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Revenue: Skill games, marijuana

Pennsylvania is spending money faster than it’s taking it in, and onlookers across the political spectrum have acknowledged that funding education to satisfy the court ruling will quickly deplete the budget surplus.

Shapiro isn’t calling for broad sales or income tax hikes in this budget. Instead, he’s turning to what are commonly known as “sin taxes” - in this case, on a new sector of gaming and recreational marijuana.

The legalization of marijuana is a long-held priority for many lawmakers. While there are both Democratic and Republican supporters, the issue has repeatedly stalled out in the legislature.

Meredith Buettner, executive director of the Pennsylvania Cannabis Coalition, an industry group, said Shapiro’s call for action signals that he views legalization as a priority.

Shapiro’s budget does not endorse a specific legalization plan, but it does call for a 20% tax on recreational marijuana sales. In their written explanation of the budget, administration officials called for revenue from the program to go toward “restorative justice initiatives” as well as the Department of Agriculture and State Police, with the rest heading to the state’s General Fund.

The plan assumes legal sales would start in January 2025 and yield about $14.8 million in the industry’s first year of operation. Revenue would likely increase after that - Shapiro put the price tag at more than $250 million in annual tax revenue once the industry is off the ground.

Despite a growing embrace of marijuana legalization in the legislature, the effort faces tough odds, particularly in the GOP-controlled state Senate. Ward, the chamber’s top leader, has said that she will not support legalization until the federal government ends cannabis prohibition.

Still, Buettner said there are GOP allies in both chambers, adding that a “real policy conversation will hopefully reveal even more supporters from the right side of the aisle.”

Such a complicated issue will require thorough work, Buettner said, particularly on an issue that cleaves party lines. Such details will require careful examination, and not just a last-minute rush as is typical of Harrisburg lawmaking.

“I’m not sure we can wait until May or June and deliver by July 1,” Buettner said.


Shapiro’s proposal also wades into a complicated battle between competing factions of Pennsylvania’s gaming industry.

The governor wants to regulate and tax skill games, which resemble slot machines and can be found in bars, restaurants, and convenience stores across the commonwealth.

These terminals exist in a regulatory vacuum. Commonwealth Court ruled last year that skill games are not currently subject to regulation or taxation under Pennsylvania’s Gaming Act, as gameplay involves some level of skill, rather than pure chance.

Shapiro is proposing a 42% tax on daily gross revenue from these skill games, which he estimates would yield about $150.4 million for the state in the next fiscal year. As with cannabis, this number would likely grow over time.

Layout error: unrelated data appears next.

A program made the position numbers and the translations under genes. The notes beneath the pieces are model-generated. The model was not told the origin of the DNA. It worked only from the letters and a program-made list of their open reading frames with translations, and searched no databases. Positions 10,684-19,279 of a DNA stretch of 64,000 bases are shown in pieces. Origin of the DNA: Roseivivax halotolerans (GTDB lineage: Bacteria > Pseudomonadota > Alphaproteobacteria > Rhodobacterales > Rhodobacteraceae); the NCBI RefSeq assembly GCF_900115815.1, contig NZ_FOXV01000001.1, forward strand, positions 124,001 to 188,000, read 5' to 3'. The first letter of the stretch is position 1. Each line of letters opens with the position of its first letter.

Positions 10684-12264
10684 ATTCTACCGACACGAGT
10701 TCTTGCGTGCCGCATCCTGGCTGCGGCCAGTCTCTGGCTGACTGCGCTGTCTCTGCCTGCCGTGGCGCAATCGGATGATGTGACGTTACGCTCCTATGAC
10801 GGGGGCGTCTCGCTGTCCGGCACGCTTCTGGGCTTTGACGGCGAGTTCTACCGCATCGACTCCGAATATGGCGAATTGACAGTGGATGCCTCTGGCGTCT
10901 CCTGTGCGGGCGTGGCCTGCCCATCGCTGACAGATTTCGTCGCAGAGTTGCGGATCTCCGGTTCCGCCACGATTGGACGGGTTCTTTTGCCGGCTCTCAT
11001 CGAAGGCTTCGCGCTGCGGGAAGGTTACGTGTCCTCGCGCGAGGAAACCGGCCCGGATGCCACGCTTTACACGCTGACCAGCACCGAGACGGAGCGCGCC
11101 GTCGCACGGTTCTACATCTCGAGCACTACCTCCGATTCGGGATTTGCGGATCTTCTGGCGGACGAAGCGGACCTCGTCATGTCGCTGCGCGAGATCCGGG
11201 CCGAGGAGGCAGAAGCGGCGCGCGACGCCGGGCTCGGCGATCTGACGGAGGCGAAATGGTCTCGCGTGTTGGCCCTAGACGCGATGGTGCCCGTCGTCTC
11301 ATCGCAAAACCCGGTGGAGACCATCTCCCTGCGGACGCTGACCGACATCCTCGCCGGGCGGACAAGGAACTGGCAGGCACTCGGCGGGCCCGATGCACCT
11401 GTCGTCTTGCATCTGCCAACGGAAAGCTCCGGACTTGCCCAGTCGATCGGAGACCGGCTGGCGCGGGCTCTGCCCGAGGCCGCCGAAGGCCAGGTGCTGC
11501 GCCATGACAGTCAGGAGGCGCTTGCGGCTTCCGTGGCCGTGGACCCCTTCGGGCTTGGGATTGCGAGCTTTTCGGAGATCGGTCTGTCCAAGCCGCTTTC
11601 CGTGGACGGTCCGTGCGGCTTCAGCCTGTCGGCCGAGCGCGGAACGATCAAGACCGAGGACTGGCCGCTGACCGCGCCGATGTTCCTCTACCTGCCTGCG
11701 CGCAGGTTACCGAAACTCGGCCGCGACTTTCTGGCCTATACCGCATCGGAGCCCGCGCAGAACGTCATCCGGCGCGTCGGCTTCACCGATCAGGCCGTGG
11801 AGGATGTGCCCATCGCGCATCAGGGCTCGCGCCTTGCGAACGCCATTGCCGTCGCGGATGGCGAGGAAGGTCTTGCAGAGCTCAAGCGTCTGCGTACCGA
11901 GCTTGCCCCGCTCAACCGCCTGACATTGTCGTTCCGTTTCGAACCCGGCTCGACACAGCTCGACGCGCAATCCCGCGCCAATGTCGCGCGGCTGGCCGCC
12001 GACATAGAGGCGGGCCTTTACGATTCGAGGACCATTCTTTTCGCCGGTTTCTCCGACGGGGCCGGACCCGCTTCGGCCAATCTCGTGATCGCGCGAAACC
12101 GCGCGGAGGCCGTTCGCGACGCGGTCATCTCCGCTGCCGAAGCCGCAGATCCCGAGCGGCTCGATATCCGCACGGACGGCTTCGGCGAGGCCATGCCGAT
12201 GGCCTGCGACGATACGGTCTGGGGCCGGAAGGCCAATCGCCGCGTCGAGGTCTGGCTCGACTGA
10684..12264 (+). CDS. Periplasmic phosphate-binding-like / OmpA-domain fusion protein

The third significant source of new revenue in the budget is a perennial Democratic priority: increasing Pennsylvania’s minimum wage from the federal floor of $7.25 an hour to $15 an hour.

Shapiro estimates that this increase would result in more than $56 million in new tax revenue from the higher wage in the next fiscal year. That estimate assumes the $15 minimum wage is implemented in January 2025, so projected revenue would be higher in subsequent years.

But this proposal also faces political headwinds.

State Senate Majority Leader Joe Pittman (R., Indiana) said this summer he is open to raising the minimum wage, but that $15 an hour is “not a practical number.”

Altogether, the administration predicts that a new skill games tax, a tax on recreational marijuana, and additional sales and income tax dollars from an increased minimum wage would bring in about $222 million in the upcoming fiscal year.

Within about five years, the administration expects the total for those three proposed revenue sources to grow as salaries increase, the marijuana industry expands, and regulation of skill games solidifies. However, Shapiro administration officials acknowledged at a briefing with reporters before the address that current spending outstrips even those mature projected revenues.

During a news conference following the address, Pittman said members of his caucus are interested in regulating skill games and that “it’s probably time that we bring that issue to the table.”

He said support for legalizing marijuana would be dependent on how the legislature enacted the change.

He went on to call the overall budget plan “absolutely fiscally irresponsible and unsustainable.”

Rainy day fund

“If (the governor) wants to get rid of our surplus and rainy day fund, we should then return it to the people who gave it to us in the first place,” Pittman said.

In his address, Shapiro argued that it would do a disservice to Pennsylvania if he didn’t spend some of that money.

“Look, it is not a badge of honor, nor is it something to be politically proud of for some lawmakers out there to say: I took more money from the good people of Pennsylvania than I needed and then bragged about how I just kept it in some bank account here in the Capitol,” Shapiro said.

Legislative Democrats also backed Shapiro’s proposals, from free period products for students to a minimum wage hike, calling them a bold attempt to invest in the commonwealth.

Looking at the Republican-controlled upper chamber, state House Majority Leader Matt Bradford (D., Montgomery) said that “doing nothing and obstructing is not a response to what the governor has laid out today.”

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